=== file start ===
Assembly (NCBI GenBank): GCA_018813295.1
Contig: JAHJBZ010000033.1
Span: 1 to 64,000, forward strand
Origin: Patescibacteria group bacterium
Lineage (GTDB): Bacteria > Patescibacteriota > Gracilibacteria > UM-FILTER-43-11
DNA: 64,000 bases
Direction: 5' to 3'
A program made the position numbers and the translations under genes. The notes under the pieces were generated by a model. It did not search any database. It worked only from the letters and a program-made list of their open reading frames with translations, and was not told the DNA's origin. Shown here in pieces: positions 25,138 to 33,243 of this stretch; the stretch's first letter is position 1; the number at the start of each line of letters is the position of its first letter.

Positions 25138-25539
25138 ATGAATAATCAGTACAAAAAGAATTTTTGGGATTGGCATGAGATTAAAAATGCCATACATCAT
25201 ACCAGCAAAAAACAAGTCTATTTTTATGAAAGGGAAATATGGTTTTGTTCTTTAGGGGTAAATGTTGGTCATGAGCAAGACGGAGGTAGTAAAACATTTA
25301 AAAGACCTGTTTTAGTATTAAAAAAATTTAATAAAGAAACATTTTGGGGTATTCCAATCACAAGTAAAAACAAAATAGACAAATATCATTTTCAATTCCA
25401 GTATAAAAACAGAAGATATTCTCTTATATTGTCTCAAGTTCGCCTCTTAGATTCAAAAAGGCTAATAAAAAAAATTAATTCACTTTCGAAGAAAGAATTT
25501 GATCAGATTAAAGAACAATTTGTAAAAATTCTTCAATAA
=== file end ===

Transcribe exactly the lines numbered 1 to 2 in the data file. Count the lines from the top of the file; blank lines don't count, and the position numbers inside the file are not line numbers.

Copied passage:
Assembly (NCBI GenBank): GCA_018813295.1
Contig: JAHJBZ010000033.1